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The latest macOS software is here for your Macbook and the software has some really cool reasons to get excited for.

macOS Mojave, which is the latest version, is a prototypically 2010s macOS release: filled with minor improvements, some additions from iOS and little to praise or complain about.

First and foremost the latest macOS Mojave update finally features a dark mode. Dark mode is not going to change the way you use your computer and developers need to add support to all their apps, so it will not work everywhere just yet.

One of the biggest improvements to Mojave is the desktop. Apple has a new idea about how users can organise files and it is actually really handy for keeping your desktop from turning into a complete mess. The feature is called Desktop Stacks, which automatically groups items on your desktop into "stacks" (basically just some fancy folders). So one stack collects images, another collects screenshots, another collects PDFs and so on, and so forth.

The categories generally make it quicker to find whatever file you need that’s been lost in the mess of your desktop. When you want to see what’s in each stack, you just click on it, and all the files will neatly pop open for you to look through.

Another crowd-pleaser is Apple's update to screenshots. It is just like on iOS, so your screenshot will linger momentarily in the corner of the screen, which allows you to immediately click to open it up and perform some basic edits on it. The editing options are a little clunky, but it is a handy addition overall. Those editing tools are also built into Quick Look, so you can rotate, or add a note to an image or PDF without having to fully open it.

Another cool feature is the Dynamic Desktop, which allows you to choose from one of two wallpapers that automatically change throughout the day (one is nice, the other not). There is also a new Gallery option in Finder, which seems like it could be helpful for photographers. And Safari has finally decided to show favicons, it does not necessarily mean you have to switch over from Chrome, but if you do use Safari, it is kind of a big deal.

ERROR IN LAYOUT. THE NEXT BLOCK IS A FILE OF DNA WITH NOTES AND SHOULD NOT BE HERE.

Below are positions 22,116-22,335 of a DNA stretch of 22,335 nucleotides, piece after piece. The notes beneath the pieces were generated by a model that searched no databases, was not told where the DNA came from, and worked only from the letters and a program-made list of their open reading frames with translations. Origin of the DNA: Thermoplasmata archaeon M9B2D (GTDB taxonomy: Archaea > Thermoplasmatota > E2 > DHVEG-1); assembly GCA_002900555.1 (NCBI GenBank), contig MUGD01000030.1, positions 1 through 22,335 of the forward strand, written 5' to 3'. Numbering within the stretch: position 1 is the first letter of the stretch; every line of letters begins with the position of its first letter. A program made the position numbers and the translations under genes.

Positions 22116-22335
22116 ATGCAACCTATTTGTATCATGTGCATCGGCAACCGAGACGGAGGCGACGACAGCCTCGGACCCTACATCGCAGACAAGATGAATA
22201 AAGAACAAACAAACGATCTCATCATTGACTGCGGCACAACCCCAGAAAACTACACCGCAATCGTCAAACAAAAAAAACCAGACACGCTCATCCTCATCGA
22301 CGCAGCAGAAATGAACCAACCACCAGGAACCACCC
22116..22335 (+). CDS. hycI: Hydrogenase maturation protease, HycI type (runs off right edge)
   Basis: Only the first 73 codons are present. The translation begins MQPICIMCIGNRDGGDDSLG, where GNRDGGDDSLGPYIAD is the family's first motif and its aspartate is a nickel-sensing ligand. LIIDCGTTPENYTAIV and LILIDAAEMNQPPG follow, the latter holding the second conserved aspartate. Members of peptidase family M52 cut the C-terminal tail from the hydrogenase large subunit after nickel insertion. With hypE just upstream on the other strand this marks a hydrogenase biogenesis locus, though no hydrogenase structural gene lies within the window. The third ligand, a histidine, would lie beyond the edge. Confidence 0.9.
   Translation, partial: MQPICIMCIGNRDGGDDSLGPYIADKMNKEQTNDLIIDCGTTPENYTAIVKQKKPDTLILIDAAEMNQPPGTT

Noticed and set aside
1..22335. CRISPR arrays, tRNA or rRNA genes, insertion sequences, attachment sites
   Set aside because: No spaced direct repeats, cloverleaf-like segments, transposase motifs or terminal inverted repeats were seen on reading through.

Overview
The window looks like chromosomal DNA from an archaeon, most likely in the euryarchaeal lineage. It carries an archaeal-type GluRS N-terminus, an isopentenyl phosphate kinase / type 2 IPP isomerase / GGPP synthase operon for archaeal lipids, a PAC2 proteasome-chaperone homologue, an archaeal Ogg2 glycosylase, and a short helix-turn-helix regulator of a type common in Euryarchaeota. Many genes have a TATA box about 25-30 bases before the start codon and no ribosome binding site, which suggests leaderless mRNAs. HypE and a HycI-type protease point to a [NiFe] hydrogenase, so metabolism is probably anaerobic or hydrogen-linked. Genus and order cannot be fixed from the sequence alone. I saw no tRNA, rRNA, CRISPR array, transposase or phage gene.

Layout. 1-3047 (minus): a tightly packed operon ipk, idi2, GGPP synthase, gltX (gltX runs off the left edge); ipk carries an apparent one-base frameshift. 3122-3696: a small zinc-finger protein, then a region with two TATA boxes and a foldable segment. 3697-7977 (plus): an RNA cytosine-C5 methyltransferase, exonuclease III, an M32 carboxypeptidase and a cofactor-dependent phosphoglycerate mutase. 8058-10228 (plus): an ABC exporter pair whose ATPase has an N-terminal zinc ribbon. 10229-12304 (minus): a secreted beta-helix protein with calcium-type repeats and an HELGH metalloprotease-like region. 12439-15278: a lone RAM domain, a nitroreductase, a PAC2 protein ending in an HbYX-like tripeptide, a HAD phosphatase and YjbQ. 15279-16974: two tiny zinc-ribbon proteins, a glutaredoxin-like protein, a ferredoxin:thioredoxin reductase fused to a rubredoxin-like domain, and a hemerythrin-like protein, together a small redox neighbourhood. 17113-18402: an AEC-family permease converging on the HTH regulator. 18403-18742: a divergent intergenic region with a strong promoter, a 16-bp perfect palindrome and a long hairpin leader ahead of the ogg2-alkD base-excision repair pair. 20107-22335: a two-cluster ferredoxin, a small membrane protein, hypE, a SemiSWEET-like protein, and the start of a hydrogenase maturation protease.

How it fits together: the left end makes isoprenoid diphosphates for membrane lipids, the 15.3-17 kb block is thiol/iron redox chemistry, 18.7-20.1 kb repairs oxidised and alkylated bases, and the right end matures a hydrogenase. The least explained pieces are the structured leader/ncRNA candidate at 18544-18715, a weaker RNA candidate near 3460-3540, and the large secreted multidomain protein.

Safari is also doing more to block websites from tracking you around the web. And that's just one of several security improvements in Mojave. Apple is also requiring apps to get your permission to use your Mac's microphone and webcam, which is a really overdue change.

The Mac App Store has also been redesigned, the front page looks more like a page in a magazine that part of an online store, there are big illustrations that draw attention, editorialised lists, and even explanations of what some highlighted apps are all about. Everything is much bigger, and while there is a lot going on, on the screen, it is more spaced out and largely easier to read.

macOS Mojave is a clear impression of knowing where upcoming software updates are going, and Apple wants to switch the Mac over to its self-designed processors, which are designed to run iOS code. But it also feels somewhat like it is coming out of necessity. If Apple does want the Mac to thrive as a stand-alone platform, the company will need desktop apps to be built for the Mac instead of the web.

This project an make it a lot easier for developers, yet, one cannot help but wonder what would macOS look like if Apple were truly focused on it. Would the Mac App Store offer more enticing terms for developers? Would Apple News look completely different?

Mojave might just be the start to all of this, and it might change still, but it suggests a more interesting future in store for Apple. You can learn more about the macOS Mojave by watching the video below.

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